HBO Pulls the Plug on ‘Luck’ Following Third Horse Death
*All filming with horses has been temporarily suspended on the set of HBO’s Luck, pending a comprehensive investigation by the American Humane Association. The move follows the accidental death of a horse on Tuesday, the third on the show to date.
The animal did not die during filming but while it was being led to a Santa Anita Park stable by a groom during which time it reared up, suffering a head injury which necessitated it to be euthanized.
“HBO and everyone involved with the production are deeply saddened, and are working in full cooperation with the AHA and the California Horse Racing Board to complete their inquiry,” HBO said in a statement on the incident.
CHRB official veterinarian Dr. Gary Beck added “I had just examined the horse as part of our routine health and safety procedures prior to work that would be done later on the track. The horse was on her way back to the stall when she reared, flipped over backwards, and struck her head on the ground. Fortunately, attending veterinarian Dr. Heidi Agnic was there to administer immediate aid to the injured horse and determined that humane euthanasia was appropriate.”
CHRB Equine Medical Director Dr. Rick Arthur also said, “As with all fatalities within CHRB racing enclosures a necropsy will be conducted. Unfortunately, we see several of these injuries in the stable area every year. They are more common than people realize.”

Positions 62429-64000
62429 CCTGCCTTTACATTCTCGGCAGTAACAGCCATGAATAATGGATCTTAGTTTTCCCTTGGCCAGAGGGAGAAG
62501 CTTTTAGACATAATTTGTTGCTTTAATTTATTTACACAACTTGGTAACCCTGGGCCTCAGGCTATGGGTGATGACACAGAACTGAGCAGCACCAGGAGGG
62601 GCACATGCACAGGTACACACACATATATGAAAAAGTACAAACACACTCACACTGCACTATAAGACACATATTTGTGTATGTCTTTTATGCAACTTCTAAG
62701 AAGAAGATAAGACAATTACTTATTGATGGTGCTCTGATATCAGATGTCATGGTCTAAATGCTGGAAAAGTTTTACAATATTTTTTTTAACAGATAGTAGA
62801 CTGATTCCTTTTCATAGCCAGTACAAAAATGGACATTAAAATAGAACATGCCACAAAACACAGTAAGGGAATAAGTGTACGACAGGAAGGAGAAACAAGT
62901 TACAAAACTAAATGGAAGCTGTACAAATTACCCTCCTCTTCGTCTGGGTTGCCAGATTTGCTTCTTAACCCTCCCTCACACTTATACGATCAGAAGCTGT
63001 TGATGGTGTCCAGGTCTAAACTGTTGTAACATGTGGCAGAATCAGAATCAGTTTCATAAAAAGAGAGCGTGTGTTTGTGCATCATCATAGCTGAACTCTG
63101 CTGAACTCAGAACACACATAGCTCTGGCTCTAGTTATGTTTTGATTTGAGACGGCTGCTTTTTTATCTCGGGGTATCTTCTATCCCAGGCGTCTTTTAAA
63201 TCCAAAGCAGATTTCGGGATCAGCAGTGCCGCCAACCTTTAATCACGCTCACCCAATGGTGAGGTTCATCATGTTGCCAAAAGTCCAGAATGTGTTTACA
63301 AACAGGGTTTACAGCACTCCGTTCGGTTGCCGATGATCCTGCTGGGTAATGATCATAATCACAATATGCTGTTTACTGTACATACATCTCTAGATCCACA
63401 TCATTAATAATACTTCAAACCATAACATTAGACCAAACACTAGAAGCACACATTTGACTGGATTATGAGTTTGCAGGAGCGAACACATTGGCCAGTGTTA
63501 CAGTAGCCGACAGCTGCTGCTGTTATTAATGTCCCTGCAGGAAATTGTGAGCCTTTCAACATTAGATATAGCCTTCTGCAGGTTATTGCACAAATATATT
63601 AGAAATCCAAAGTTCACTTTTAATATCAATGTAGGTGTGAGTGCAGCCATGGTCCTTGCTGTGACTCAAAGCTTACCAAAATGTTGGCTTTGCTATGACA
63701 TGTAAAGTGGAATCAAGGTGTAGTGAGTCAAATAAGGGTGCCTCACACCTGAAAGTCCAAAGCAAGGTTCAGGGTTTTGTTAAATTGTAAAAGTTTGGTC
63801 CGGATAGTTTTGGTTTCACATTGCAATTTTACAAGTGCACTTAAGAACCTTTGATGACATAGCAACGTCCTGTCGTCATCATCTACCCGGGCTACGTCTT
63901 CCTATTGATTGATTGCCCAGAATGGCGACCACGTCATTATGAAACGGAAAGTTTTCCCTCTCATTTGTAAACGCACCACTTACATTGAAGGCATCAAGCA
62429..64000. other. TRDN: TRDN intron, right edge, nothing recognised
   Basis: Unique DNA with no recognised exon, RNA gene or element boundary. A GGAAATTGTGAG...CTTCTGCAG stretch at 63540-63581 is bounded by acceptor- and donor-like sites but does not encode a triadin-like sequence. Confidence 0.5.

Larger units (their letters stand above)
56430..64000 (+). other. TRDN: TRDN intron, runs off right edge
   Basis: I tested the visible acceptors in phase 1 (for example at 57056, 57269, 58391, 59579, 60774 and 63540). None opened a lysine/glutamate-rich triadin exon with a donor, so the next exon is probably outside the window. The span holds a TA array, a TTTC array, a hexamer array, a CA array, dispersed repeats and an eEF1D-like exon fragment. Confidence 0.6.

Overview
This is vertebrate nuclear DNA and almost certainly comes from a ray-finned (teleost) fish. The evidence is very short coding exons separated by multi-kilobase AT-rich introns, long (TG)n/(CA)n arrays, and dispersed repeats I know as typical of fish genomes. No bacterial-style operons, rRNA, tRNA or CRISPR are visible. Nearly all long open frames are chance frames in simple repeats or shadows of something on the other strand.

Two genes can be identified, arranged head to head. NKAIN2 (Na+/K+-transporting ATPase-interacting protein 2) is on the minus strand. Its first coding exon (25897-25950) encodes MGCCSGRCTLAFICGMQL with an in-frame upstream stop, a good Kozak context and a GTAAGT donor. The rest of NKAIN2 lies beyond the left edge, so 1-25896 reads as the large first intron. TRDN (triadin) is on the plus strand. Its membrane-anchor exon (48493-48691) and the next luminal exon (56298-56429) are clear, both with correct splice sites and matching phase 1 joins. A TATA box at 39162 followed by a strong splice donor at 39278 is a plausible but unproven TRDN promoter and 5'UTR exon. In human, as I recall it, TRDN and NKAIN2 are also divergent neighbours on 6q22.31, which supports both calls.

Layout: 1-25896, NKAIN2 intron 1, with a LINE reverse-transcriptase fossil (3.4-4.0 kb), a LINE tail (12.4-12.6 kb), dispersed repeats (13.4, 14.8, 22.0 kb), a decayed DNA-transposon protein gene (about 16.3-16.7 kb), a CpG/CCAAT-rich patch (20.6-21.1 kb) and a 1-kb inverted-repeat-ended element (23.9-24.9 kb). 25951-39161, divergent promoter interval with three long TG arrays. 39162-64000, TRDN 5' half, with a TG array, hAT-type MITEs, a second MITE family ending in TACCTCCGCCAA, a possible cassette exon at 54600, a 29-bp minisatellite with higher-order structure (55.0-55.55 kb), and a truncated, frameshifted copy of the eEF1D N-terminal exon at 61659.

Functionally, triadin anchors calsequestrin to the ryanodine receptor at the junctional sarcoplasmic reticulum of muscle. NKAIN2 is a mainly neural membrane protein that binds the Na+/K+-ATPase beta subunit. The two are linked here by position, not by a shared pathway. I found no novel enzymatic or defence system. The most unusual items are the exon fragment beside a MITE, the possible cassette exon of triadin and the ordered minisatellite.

The gritty Michael Mann/David Milch horse racing drama series starring Dustin Hoffman and Nick Nolte is currently in production filming season 2.
*In breaking news, it has been confirmed that HBO, along with producers David Milch and Michael Mann, have taken the decision not to move ahead with further episodes. See the Press Release below.
It is with heartbreak that executive producers David Milch and Michael Mann together with HBO have decided to cease all future production on the series LUCK.
Safety is always of paramount concern. We maintained the highest safety standards throughout production, higher in fact than any protocols existing in horseracing anywhere with many fewer incidents than occur in racing or than befall horses normally in barns at night or pastures. While we maintained the highest safety standards possible, accidents unfortunately happen and it is impossible to guarantee they won’t in the future. Accordingly, we have reached this difficult decision.
We are immensely proud of this series, the writing, the acting, the filmmaking, the celebration of the culture of horses, and everyone involved in its creation.
Quote from Michael Mann and David Milch: “The two of us loved this series, loved the cast, crew and writers. This has been a tremendous collaboration and one that we plan to continue in the future.”